DCSIMG

Thought for the Week

The Christian time of Lent was originally a time of fasting, at first this only lasted for two days, the first mention of 40 days is to be found in the Canon of the Council of Nicaea (A.D. 325); this would bring the fast in line with other biblical fasts, suggested by those of Moses, Elijah and Jesus himself.

The Lenten fast is a time to consider yourself as you prepare for the celebration of the crucifixion and the rising form the dead of Jesus.

Fasting may well be described as a voluntary punishment to make amends for all that we have done wrong, a time to consider how we can become better people, for other than God there is no one who can change us but ourselves.

Fasting can take many forms, certain meals, or foods may be omitted, all meals may be reduced in size, some will abstain from food altogether, sometimes for a day and more, the choice is up to the person involved. Jesus coupled fasting with prayer and in the lives of the saints the two almost always go together. Fasting is practised by Christians and non Christians and also by those followers of other faiths

The Christian faith teaches that there is the presence of the holy spirit, the spirit of God always around us. God in His great kindness invites us to allow this spirit into our lives and if we do our lives will change. Can this really be true?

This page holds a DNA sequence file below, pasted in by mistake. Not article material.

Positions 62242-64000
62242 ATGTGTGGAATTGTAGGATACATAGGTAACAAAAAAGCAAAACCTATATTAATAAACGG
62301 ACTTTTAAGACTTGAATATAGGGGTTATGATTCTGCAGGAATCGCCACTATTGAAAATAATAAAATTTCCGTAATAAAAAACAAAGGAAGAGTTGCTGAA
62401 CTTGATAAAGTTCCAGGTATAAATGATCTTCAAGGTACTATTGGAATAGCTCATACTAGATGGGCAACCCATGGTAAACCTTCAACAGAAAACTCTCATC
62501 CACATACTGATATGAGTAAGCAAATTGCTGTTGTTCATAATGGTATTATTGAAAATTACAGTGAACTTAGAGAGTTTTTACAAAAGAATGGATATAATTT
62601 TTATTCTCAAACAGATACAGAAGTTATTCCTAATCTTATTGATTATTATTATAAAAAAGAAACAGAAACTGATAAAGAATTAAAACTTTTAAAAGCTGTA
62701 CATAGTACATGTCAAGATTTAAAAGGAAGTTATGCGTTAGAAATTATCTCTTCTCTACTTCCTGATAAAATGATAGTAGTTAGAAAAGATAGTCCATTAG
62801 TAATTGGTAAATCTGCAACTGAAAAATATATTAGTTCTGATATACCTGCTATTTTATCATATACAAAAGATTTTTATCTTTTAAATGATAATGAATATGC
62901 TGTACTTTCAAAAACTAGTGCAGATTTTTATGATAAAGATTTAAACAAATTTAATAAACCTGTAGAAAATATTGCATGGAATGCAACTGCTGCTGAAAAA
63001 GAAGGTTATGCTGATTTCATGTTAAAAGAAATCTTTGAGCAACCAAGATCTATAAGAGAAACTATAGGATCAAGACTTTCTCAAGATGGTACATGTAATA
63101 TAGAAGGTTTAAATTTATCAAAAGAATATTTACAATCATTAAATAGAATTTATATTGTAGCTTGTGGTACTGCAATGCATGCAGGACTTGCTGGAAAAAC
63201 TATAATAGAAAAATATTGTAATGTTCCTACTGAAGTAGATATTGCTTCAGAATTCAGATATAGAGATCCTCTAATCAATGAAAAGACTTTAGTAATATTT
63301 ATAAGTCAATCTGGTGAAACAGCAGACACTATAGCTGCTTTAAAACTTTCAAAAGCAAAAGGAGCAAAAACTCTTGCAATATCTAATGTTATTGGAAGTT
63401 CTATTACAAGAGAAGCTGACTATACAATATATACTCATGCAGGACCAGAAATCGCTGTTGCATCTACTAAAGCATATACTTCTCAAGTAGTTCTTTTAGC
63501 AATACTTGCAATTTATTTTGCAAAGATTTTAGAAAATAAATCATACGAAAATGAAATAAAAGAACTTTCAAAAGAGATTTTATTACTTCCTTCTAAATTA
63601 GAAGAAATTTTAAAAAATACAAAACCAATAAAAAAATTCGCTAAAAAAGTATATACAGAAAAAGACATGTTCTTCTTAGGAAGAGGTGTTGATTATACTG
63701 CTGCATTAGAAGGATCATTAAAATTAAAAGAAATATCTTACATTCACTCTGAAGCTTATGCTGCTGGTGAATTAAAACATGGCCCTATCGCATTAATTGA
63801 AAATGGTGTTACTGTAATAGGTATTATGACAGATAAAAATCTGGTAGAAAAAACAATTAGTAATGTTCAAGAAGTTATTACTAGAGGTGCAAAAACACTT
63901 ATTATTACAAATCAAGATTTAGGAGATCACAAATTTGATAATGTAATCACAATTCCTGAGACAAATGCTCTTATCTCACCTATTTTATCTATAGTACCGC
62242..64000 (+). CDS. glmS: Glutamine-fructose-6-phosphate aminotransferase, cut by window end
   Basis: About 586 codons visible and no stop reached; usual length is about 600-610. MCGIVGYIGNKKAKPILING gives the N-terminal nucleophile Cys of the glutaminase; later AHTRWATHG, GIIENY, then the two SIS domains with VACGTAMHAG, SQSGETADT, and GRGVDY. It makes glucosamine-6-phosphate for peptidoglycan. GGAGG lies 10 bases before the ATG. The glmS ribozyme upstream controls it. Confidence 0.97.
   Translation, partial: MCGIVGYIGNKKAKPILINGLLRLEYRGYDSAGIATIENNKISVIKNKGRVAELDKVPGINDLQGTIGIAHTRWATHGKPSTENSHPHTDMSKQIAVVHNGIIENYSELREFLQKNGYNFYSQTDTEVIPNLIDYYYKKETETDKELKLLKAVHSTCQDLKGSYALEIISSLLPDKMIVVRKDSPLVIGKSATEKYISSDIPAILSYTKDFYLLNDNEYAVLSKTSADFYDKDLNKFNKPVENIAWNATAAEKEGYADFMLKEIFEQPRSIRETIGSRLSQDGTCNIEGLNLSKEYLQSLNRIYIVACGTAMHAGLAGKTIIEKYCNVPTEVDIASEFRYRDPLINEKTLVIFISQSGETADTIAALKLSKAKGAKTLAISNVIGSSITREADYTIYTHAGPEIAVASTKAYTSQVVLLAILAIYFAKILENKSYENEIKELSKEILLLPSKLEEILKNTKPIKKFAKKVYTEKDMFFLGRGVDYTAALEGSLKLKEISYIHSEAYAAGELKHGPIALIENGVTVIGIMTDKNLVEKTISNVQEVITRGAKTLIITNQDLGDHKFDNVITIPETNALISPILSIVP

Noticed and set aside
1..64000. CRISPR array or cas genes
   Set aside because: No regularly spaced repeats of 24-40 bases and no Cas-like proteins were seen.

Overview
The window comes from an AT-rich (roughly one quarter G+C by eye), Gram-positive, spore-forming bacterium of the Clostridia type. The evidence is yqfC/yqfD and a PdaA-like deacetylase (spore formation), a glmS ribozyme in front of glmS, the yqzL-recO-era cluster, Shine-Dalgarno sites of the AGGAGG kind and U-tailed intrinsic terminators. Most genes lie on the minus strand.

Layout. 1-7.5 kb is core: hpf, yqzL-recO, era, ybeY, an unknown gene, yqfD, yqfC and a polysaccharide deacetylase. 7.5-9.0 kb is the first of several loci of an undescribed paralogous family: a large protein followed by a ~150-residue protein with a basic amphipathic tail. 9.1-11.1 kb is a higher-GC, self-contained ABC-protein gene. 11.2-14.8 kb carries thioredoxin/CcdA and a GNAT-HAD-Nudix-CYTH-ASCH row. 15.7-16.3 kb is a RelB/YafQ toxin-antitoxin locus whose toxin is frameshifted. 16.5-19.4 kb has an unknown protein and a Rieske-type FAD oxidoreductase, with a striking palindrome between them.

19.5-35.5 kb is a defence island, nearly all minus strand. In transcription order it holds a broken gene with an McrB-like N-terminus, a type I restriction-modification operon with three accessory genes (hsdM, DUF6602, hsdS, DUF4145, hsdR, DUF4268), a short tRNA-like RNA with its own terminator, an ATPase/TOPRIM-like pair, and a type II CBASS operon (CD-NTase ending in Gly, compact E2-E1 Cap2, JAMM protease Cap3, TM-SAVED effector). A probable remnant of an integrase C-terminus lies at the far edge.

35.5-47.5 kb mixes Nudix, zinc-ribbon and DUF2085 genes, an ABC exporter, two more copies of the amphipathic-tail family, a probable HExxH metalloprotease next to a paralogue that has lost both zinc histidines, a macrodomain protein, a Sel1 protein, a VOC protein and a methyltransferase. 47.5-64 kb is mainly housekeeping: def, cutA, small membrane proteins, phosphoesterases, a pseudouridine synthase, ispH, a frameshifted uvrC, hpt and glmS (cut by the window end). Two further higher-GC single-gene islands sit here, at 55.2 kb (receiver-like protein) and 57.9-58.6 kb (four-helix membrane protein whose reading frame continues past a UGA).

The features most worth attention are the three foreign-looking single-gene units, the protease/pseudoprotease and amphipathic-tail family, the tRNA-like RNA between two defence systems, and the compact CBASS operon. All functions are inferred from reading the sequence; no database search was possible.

Let me tell you a story that was told by Dr. John Hutton; a workman was known by all who knew him as a drunkard and a reprobate – he was converted. His work mates did their best to make him feel a fool. “Surely”, they said to him, “you do not believe in miracles and things like that. Surely for instance, you don’t believe that Jesus turned water into wine?” “I don’t know,” the man answered, “whether He turned water into wine in Palestine, but I do know that in my house and home he has turned beer into furniture!”

The wind blows and we do not know where it comes from, or goes to but we can see what it does. We cannot see the wind, we cannot see the holy spirit, but it is there and during this Lenten time we can come before God to thank Him for all that he gives to us and to ask, to pray, that we may know Him in our lives. Like the man in the story we may not understand how the spirit works; but the effect of the spirit is there for all to see. Surely we cannot disregard a faith which is able to make bad people good

May the peace of God be truly with you this Lenten time and always.

Steve Collis

 

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